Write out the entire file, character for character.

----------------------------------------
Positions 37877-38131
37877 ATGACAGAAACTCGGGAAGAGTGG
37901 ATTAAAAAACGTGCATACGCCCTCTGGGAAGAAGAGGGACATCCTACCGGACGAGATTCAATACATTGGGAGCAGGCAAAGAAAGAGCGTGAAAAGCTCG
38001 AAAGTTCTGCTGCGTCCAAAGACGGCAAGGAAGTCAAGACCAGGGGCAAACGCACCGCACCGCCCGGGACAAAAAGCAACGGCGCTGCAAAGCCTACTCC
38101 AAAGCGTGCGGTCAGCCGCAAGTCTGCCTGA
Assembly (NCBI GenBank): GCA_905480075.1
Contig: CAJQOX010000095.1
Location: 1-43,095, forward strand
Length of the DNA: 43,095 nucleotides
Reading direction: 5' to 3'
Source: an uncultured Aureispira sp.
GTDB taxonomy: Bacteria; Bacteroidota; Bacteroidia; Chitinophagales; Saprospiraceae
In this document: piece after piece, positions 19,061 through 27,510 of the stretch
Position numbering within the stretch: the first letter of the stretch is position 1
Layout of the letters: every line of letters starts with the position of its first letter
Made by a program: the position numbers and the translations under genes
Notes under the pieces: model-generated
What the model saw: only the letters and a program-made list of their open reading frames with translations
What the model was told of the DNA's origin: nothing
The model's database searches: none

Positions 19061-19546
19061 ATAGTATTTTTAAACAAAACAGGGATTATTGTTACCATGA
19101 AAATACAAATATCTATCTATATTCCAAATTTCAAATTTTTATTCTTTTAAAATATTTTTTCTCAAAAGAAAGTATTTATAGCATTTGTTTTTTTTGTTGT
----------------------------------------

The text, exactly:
Positions 37877-38131
37877 ATGACAGAAACTCGGGAAGAGTGG
37901 ATTAAAAAACGTGCATACGCCCTCTGGGAAGAAGAGGGACATCCTACCGGACGAGATTCAATACATTGGGAGCAGGCAAAGAAAGAGCGTGAAAAGCTCG
38001 AAAGTTCTGCTGCGTCCAAAGACGGCAAGGAAGTCAAGACCAGGGGCAAACGCACCGCACCGCCCGGGACAAAAAGCAACGGCGCTGCAAAGCCTACTCC
38101 AAAGCGTGCGGTCAGCCGCAAGTCTGCCTGA
Assembly (NCBI GenBank): GCA_905480075.1
Contig: CAJQOX010000095.1
Location: 1-43,095, forward strand
Length of the DNA: 43,095 nucleotides
Reading direction: 5' to 3'
Source: an uncultured Aureispira sp.
GTDB taxonomy: Bacteria; Bacteroidota; Bacteroidia; Chitinophagales; Saprospiraceae
In this document: piece after piece, positions 19,061 through 27,510 of the stretch
Position numbering within the stretch: the first letter of the stretch is position 1
Layout of the letters: every line of letters starts with the position of its first letter
Made by a program: the position numbers and the translations under genes
Notes under the pieces: model-generated
What the model saw: only the letters and a program-made list of their open reading frames with translations
What the model was told of the DNA's origin: nothing
The model's database searches: none

Positions 19061-19546
19061 ATAGTATTTTTAAACAAAACAGGGATTATTGTTACCATGA
19101 AAATACAAATATCTATCTATATTCCAAATTTCAAATTTTTATTCTTTTAAAATATTTTTTCTCAAAAGAAAGTATTTATAGCATTTGTTTTTTTTGTTGT